It was 63 degrees this past Sunday in NYC. Some people thought picnic in the park, and others, what a lovely side effect of global warming. Climate change almost canceled Thanksgiving and with news out yesterday that greenhouse gases hit record levels in the world's atmosphere, it is a good time to reevaluate new ways we (the people, not the powers that be) can curb our carbon emissions.
I'm anal about recycling, long showers, wasted energy, yadda yadda, but green travel is my jam, both personally and professionally. The bike is my main mode of transportation and I run a travel blog that encourages New Yorkers -- and now Californians! -- to get out of town without a car.
On a recent trip to Copenhagen, set to become the world's first carbon-neutral capital, I discovered the Danes' secret to happiness.
A little over a month ago, curious to see what a truly eco-conscious, bike-crazed culture looked like, I bought a ticket and $13 worth of carbon offsets and flew to Copenhagen. I ate smørrebrød, drank Carlsberg, and interviewed government officials and strangers who performed random acts of kindness; one waitress at a bakery offered me her weekly allotted free cupcake; another person launched into a two-wheeled chase to let me know my once pocketed map had become road kill. For four days, I cycled alongside jocund Danes during rush hour, en route to meetings and dinner dates, and by trip's end it became clear that moving through life on a bike made these people feel free, fit and naturally high. Endorphins ward off stress and mundane errands were more fun to carry out. Could it be just a coincidence that the happiest people on the planet also have the number one bike culture?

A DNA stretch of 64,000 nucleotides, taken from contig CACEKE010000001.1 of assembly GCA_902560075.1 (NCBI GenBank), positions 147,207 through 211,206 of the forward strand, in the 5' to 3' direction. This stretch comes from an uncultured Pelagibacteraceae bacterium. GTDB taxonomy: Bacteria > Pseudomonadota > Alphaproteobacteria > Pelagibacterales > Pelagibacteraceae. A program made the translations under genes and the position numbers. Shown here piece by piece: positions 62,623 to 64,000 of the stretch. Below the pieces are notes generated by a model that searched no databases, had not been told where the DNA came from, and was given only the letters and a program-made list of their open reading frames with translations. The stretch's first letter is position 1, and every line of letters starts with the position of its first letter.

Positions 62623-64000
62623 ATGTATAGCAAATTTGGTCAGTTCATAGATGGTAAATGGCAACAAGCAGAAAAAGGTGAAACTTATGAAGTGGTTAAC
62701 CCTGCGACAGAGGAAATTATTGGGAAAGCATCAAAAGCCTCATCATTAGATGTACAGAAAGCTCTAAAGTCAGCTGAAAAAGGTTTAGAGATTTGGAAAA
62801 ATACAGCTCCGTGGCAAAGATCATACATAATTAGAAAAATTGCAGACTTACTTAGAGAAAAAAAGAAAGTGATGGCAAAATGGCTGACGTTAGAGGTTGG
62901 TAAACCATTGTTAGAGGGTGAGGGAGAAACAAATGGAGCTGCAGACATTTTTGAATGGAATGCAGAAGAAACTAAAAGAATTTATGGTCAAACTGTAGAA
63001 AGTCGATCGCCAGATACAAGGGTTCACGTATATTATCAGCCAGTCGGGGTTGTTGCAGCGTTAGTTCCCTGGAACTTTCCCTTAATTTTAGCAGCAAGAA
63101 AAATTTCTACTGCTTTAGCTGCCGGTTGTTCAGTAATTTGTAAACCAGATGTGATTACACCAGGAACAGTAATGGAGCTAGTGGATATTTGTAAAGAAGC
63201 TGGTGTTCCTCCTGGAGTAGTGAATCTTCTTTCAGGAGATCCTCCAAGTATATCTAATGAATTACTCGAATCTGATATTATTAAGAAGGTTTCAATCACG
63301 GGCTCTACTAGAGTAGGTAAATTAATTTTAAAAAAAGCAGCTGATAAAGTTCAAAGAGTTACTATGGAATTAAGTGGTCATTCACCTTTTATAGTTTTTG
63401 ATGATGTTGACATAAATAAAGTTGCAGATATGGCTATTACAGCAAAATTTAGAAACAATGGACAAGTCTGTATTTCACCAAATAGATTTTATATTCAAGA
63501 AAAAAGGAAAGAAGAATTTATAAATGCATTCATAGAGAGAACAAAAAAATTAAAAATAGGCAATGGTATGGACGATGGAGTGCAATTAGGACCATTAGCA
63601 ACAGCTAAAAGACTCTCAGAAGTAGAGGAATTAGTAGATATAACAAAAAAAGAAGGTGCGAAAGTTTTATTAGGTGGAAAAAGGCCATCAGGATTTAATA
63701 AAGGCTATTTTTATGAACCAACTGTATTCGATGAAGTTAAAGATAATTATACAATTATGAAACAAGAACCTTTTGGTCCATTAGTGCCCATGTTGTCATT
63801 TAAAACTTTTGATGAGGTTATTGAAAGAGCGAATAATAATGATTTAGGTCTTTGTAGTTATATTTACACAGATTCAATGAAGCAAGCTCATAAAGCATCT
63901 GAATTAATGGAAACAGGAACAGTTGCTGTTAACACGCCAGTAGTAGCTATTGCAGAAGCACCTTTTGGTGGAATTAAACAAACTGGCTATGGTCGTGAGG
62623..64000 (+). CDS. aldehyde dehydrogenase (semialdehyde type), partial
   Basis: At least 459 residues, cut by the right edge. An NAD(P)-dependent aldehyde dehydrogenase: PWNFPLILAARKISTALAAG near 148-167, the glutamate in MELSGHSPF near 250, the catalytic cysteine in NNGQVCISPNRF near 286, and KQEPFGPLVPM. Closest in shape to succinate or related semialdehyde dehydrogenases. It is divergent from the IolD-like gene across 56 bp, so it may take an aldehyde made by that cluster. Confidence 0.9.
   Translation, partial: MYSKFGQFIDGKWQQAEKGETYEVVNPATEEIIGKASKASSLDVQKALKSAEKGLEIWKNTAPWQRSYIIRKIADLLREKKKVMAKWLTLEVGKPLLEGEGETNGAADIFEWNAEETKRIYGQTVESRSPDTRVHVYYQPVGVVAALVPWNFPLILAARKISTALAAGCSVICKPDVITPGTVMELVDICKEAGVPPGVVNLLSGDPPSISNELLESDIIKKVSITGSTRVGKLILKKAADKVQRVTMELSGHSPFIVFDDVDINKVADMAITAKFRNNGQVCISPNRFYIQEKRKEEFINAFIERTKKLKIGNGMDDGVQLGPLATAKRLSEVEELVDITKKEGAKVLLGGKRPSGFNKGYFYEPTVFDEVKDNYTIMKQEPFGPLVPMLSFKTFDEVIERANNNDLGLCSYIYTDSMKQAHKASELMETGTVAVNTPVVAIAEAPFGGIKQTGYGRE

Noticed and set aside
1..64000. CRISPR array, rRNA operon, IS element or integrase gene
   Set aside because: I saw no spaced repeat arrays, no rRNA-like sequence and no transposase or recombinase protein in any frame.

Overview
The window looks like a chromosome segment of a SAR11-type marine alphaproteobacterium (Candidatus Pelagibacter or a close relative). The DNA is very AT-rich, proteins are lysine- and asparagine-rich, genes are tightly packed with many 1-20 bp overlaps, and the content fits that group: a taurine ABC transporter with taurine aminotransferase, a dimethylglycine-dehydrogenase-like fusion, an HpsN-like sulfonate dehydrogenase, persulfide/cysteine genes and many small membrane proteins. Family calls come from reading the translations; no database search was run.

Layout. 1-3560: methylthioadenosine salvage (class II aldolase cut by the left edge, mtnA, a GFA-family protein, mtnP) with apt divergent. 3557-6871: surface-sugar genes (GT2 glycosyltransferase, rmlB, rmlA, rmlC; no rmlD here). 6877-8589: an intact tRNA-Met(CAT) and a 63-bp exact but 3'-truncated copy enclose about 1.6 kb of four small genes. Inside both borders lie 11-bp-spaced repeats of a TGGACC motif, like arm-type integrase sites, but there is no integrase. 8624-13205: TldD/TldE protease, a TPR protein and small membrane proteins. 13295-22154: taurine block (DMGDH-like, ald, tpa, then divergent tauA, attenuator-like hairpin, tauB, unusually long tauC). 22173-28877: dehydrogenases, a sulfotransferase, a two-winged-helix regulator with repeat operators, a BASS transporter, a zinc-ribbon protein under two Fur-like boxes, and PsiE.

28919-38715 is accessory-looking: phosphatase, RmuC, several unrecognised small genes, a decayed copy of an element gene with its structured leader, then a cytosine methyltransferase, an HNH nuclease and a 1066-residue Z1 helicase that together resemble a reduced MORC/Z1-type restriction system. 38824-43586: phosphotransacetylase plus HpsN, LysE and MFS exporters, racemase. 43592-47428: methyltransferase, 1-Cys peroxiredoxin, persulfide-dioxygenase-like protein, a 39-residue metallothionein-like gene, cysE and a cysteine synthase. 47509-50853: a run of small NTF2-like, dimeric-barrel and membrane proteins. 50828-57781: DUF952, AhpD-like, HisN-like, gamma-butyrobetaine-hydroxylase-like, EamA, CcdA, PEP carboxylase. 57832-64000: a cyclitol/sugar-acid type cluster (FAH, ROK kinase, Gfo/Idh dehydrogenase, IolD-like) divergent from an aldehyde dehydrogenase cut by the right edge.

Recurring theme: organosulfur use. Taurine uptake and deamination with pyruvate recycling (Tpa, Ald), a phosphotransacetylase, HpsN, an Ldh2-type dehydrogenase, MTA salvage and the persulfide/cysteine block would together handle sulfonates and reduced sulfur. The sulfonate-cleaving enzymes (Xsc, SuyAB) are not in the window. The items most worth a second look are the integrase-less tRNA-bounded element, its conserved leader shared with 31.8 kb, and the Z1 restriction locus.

And for those who will get temperatures in the 60s again this weekend, consider burning off the Thanksgiving calories with a bike ride.
Read my Things to Do in Copenhagen article to learn about local hot spots, exploring the town by bike, and how the city is working to reach its ambitious green goal.